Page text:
Obesity is often spoken of as the plague of our age. But a new study has found that loneliness is more prevalent and deadlier and is something far more of us are expected to experience in our lives, often without realising it’s happening. The study of social isolation and loneliness was carried out by Brigham Young University, Utah and found that while obesity increased risk of death by 30%, loneliness increased it by half.
A study in blues
Leading the study was Dr. Julianne Holt-Lunstad, professor of psychology at the university. She said, “Being connected to others socially is widely considered a fundamental human need, crucial to both well-being and survival. Extreme examples show infants in custodial care who lack human contact fail to thrive and often die, and indeed, social isolation or solitary confinement has been used as a form of punishment.”
“An increasing portion of the western population now experiences isolation regularly,” she says.
It is important to point out the difference between merely not being around people or ‘me time,’ and the experience of chronic loneliness. It is in the latter that the problem lies.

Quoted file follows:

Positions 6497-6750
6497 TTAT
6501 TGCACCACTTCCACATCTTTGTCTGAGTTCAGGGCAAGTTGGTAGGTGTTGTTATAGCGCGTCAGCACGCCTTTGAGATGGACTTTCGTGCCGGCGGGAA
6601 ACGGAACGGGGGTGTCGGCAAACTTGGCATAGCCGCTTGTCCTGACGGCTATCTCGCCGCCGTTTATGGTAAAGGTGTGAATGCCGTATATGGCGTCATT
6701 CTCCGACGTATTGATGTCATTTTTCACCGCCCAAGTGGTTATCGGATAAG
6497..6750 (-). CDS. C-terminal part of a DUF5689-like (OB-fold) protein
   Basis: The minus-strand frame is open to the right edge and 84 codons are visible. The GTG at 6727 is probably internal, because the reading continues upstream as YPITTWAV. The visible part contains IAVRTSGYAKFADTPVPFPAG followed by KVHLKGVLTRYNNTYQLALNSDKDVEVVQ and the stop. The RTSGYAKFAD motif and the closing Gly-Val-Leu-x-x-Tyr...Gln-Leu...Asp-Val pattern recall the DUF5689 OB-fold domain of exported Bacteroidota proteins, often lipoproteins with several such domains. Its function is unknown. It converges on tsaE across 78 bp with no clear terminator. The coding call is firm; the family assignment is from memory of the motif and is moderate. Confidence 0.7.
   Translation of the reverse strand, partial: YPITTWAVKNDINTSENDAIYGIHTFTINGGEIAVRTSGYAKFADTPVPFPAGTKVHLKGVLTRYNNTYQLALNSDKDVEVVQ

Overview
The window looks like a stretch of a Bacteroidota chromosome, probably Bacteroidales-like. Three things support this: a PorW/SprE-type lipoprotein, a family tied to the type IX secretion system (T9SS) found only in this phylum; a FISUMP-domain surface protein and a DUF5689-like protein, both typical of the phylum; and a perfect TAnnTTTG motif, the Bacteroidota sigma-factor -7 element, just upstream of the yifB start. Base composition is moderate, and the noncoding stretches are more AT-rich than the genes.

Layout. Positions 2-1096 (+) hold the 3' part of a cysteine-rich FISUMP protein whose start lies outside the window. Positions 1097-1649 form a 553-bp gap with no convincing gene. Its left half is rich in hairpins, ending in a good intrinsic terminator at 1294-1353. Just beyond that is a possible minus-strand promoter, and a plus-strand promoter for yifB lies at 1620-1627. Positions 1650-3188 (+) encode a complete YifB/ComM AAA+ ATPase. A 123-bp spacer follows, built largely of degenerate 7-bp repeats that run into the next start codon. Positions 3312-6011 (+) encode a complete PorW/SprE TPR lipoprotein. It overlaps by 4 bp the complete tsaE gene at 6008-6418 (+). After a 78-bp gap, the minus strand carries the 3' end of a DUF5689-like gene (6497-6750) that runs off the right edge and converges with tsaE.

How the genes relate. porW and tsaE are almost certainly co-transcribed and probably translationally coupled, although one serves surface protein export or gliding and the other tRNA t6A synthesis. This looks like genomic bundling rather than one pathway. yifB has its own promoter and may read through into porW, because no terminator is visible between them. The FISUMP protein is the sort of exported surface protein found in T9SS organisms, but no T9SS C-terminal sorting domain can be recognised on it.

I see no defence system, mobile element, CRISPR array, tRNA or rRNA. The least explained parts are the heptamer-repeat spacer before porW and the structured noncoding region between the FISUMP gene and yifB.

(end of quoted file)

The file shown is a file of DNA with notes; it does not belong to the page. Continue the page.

Mind over matter
Feelings of loneliness initially cause people to feel worse mentally and to significantly affect happiness levels. This is then seen to have a detrimental effect on physical health.
Those who are lonely are no more likely to get ill but will suffer far worse symptoms and slower recovery times than those who are identify as not lonely. A study by Granset – the social network for the over 50s – recently found that 75% of UK retirees describe themselves as lonely and most do not feel they have someone they can talk to about their concerns.
Lonely in a crowd
What also needs to be made clear is the difference between isolation and loneliness. Of those in the Granset study who did have social connections, 70% said their family and friends would be surprised to discover that they felt lonely.
The Office of National Statistics recently found the UK to be the loneliest country in Europe. To quantify that, it costs £26 million each year in loss of earnings due to illness exacerbated by loneliness. GPs have said many cases they view are made worse by loneliness and can be remedied by initial, non-GP, face to face social and talking care.
Dr Holt-Lunstad said: “There is robust evidence that social isolation and loneliness significantly increase risk for premature mortality, and the magnitude of the risk exceeds that of many leading health indicators… With an increasing ageing population, the effect on public health is only anticipated to increase. Indeed, many nations around the world now suggest we are facing a ‘loneliness epidemic. The challenge we face now is what can be done about it.”
This article originally appeared on Men’s Health UK